Most likely painted between the years of 1918 and 1920, Alfred Maurer's Fauve Landscape just skirts the abstract. Demonstrating the dual influences of Fauvism and Cubism, Maurer here creates a world in which trees, foliage, earth, and sky are still visible, while the concepts of perspective, near and far, positive and negative, have been eliminated. The result is a truly modernist landscape comprised of a wonderful servies of curvilinear shapes in bold, strong colors.
Trained at the National Academy of Design, New York, in 1884 and briefly at the Académie Julian, Paris, during 1897, Maurer received critical success early in his career with academic paintings of solitary female figures in interiors and genre scenes of café society. These early paintings reflected his classical training, as well as the influence of the work of fellow Americans James McNeill Whistler and William Merritt Chase.
For over fifteen years, from 1897 to 1915, Maurer lived and worked in Paris. A pioneer in the avant-garde revolution against traditional art, Maurer was one of the very first Americans to be influenced by Fauvism and Cubism. Leading the life of a true expatriate, Maurer participated in various independent salons, befriended the important patrons of early modern art, Gertrude and Leo Stein, and may have studied briefly with Henri Matisse. By 1907 Maurer was producing vigorously painted Fauvist landscapes which he exhibited in New York at Alfred Stieglitz's gallery, 291, in 1909 and at the Folsom Gallery in 1913.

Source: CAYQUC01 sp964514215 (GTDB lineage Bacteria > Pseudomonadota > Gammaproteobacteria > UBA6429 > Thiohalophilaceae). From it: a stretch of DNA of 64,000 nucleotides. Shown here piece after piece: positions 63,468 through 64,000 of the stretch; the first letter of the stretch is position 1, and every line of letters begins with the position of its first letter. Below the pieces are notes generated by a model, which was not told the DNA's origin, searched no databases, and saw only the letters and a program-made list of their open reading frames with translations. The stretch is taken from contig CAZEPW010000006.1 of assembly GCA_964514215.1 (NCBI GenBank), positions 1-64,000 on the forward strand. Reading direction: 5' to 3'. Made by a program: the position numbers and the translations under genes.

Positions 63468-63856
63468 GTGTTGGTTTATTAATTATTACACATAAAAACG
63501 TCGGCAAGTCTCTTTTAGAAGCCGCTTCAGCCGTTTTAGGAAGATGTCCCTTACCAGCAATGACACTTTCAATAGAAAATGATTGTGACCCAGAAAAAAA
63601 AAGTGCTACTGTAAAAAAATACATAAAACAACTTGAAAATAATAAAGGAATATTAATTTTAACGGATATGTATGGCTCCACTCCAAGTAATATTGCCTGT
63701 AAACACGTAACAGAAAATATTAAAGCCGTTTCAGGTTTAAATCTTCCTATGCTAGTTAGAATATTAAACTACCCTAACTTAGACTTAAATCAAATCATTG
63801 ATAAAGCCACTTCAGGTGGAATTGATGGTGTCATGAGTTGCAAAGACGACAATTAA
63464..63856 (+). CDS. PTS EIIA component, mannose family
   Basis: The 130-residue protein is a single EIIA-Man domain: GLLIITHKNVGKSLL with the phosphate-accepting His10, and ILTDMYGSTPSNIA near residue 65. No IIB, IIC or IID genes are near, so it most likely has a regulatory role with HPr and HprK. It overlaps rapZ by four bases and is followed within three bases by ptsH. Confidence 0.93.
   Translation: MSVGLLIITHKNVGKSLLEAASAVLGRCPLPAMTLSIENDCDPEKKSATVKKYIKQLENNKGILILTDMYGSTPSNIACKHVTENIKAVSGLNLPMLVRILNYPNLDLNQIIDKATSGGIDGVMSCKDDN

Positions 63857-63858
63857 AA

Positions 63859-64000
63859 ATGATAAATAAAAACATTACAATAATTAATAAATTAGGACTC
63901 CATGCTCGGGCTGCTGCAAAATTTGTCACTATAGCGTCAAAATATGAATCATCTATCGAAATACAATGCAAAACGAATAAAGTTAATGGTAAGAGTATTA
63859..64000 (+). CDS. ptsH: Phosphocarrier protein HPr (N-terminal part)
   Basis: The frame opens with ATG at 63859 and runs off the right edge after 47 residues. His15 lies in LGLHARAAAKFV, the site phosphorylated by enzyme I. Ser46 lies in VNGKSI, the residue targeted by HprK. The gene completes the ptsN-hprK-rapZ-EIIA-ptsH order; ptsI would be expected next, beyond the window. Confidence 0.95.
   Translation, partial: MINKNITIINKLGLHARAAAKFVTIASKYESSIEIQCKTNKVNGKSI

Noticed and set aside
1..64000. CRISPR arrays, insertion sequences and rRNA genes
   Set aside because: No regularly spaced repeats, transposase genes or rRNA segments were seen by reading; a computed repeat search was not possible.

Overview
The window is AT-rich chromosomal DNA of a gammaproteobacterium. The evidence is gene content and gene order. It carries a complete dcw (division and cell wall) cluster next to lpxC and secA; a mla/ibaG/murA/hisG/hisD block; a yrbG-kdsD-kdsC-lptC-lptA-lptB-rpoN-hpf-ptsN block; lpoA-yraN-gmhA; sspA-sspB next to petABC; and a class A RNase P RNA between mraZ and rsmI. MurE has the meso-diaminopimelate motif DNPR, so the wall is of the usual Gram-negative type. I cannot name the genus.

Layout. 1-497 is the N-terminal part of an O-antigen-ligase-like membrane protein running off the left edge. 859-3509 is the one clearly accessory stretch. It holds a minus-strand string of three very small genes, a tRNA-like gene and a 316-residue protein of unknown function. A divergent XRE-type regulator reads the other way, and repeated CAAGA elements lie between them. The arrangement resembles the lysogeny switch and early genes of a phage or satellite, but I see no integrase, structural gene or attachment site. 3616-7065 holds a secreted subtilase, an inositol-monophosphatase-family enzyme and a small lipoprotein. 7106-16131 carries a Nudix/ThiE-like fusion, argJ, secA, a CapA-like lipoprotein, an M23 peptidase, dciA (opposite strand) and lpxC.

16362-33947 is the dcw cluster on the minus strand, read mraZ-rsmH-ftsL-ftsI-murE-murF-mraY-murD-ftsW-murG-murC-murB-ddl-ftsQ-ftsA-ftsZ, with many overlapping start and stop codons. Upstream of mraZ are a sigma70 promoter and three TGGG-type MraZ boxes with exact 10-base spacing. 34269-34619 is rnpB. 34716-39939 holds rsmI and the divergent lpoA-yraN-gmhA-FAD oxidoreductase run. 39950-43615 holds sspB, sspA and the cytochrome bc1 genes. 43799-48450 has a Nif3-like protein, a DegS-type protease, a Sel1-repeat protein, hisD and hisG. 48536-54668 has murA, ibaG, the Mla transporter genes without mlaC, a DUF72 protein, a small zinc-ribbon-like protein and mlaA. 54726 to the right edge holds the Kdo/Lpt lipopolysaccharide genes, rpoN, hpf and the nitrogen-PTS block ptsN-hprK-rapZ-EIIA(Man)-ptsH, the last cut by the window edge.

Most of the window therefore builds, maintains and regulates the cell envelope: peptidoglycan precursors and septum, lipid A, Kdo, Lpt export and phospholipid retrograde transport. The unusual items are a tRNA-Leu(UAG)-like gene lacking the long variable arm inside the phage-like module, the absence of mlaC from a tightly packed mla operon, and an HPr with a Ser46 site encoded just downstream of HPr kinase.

"The years of his residence in Paris were the years in which he was reborn as a painter, yet there was never a time when he painted as a slavish imitator of anyone--even those artists he most admired. The quality that most distinguishes so much of his work--a pictorial purity that concentrates every particle of attention on the realization of what Roger fry used to call the 'aesthetic emotion'--was not something, moreover, that was new to his art after his conversion to modernism. It was already in evidence on the Whistlerian paintings that had won him his early acclaim. It clearly answered to his natural instincts as an artist. What he did discover in the innovations of Fauvism and Cubism was a more direct access to the vein of feeling that it was his penchant as a painter to pursue. Thus, for Maurer modernism never represented a leap into an alien idiom, but served, on the contrary, as a way of allowing the artist a more intimate point of entry into the emotions that he wished to see realized in his paintings." (H. Kramer, Alfred H. Maurer: The Cubist Works, New York, 1989, n.p.)
Indeed, Mauer imposed his own sense of reality on his brilliant modern landscapes such as Fauve Landscape. These works comprise an important part of his artistic output and demonstrate the emancipating effect Cubism and Fauvism had on his work. In the present gouache, Maurer has taken Fauvism's bright colors and Cubism's broken forms, and imbued them with his personal spirit to make a work that is truly his own.